Monday, June 29, 2015

BaltoZine Round-Up: July 2015

The Baltozine Roundup is a regular feature wherein we take a look at what national periodicals are saying about Baltimore-area arts, events, people, and places. Be sure to pick up the magazines and read the full articles.

In the July/August issue of Imbibe (#56), Joshua M. Bernstein's article, "So Metal: Once Knocked As A Novelty, Canned Craft Beer Is Growing Up," local brewer Stillwater's Yacht is listed as one of "Ten To Try:"
"With his Contemporary Works line, saison-driven gypsy brewer Brian Strumke is exploring different styles, such as this floral, grassy summer-friendly lager sold by the 16-ounce can."
The current issue of Razorcake (#86) has a review of Baltimore band Sick Thoughts' new 7-inch, "Beat on Beat" by Ty
Stranglehold:
"Holy shit, how many records has this guy put out in the last year or so? I know I can't keep up, no matter how hard I try. If you missed my review of the 10" a couple of issues ago, Sick Thoughts is  frapped out, lo-fi, punk rock destruction. I think I get a little bit of brain damage every time I listen to this band, but that ain't stopping me. Time to dummy up and flip the record again." 
And the new issue of The Big Take-Over (#76) has a bunch of reviews of Baltimore bands:

Chuck Foster reviews Half Japanese's Volume Two: 1987-1989:
"...a single massive deconstruction of blues, garage, psychedelic, and punk rock that continues the beatnik rants of The Fugs through the coke-bottle glasses of suburban life. ... Find out why their legendary status is will deserved."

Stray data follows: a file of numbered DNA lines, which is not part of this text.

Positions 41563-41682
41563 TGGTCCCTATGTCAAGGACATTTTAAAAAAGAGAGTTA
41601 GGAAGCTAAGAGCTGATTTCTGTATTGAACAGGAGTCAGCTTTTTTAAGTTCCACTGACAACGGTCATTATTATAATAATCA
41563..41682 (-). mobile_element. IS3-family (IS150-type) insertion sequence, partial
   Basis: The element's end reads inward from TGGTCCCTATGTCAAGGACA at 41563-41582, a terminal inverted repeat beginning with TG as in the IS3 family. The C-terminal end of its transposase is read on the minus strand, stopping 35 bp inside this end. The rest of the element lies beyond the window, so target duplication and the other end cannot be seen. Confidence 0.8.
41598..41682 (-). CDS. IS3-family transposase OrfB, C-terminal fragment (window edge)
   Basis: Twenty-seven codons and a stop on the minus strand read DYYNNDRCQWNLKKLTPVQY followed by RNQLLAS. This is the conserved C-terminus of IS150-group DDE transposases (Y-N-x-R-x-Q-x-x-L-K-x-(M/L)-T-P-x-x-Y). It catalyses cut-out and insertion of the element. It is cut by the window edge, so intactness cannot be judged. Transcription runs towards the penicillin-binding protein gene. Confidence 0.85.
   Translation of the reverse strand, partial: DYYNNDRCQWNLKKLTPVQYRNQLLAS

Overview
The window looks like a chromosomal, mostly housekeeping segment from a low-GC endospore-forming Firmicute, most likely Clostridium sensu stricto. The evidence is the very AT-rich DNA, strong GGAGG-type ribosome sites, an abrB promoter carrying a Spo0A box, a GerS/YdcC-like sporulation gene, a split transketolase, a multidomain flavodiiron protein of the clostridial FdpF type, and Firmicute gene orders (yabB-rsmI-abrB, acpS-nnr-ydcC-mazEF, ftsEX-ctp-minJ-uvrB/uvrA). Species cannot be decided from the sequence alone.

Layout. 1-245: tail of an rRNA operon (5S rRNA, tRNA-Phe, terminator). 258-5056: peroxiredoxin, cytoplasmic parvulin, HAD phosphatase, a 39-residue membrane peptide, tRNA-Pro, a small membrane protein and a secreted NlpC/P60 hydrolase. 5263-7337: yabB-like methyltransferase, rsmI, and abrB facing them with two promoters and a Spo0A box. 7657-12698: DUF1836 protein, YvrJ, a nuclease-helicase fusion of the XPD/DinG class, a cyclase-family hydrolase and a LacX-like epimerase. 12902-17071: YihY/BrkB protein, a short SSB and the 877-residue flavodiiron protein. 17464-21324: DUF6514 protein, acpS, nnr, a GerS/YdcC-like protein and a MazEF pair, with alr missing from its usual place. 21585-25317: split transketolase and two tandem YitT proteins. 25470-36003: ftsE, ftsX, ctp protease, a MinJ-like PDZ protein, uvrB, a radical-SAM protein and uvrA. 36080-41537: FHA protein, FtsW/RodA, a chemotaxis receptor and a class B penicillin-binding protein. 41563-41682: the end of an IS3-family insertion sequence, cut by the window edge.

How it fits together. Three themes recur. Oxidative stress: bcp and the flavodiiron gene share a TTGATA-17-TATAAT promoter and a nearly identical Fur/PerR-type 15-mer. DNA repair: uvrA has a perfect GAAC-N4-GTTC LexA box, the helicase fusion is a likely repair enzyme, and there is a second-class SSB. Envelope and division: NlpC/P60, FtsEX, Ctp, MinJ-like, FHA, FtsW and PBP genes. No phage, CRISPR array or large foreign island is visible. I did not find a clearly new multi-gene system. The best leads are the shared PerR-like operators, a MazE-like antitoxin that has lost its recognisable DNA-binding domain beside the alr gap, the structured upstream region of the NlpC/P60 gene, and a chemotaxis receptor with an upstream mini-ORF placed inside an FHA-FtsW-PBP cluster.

Dave Heaton reviews Dan Deacon's Gliss Riffer:
"... Glass [sic] reminds us there is humor and surprise in stuff like Steve Reich, while also taking us to the dancefloor to such an extent that we stop thinking and start moving."

Tucker Petertil reviews Lower Den's Escape From Evil:
"... Gone are the mellow sounds of yesteryear replaced with synthesizers and electronic rhythms. Hunter's vocals are set back in the mix and everything has a reverb glow about it, a glow matched by a dreamily Gothic heaviness... "

And, finally, Brian Swirsky reviews Sick Thoughts' Fat Kid With A 10-Inch 10":
"... Readers must go out and find any and all of Sick Thoughts' records, and you can this review as a basis for future quests. KBD-style punk for the modern age that will have you pogoing all over the room! ..." 

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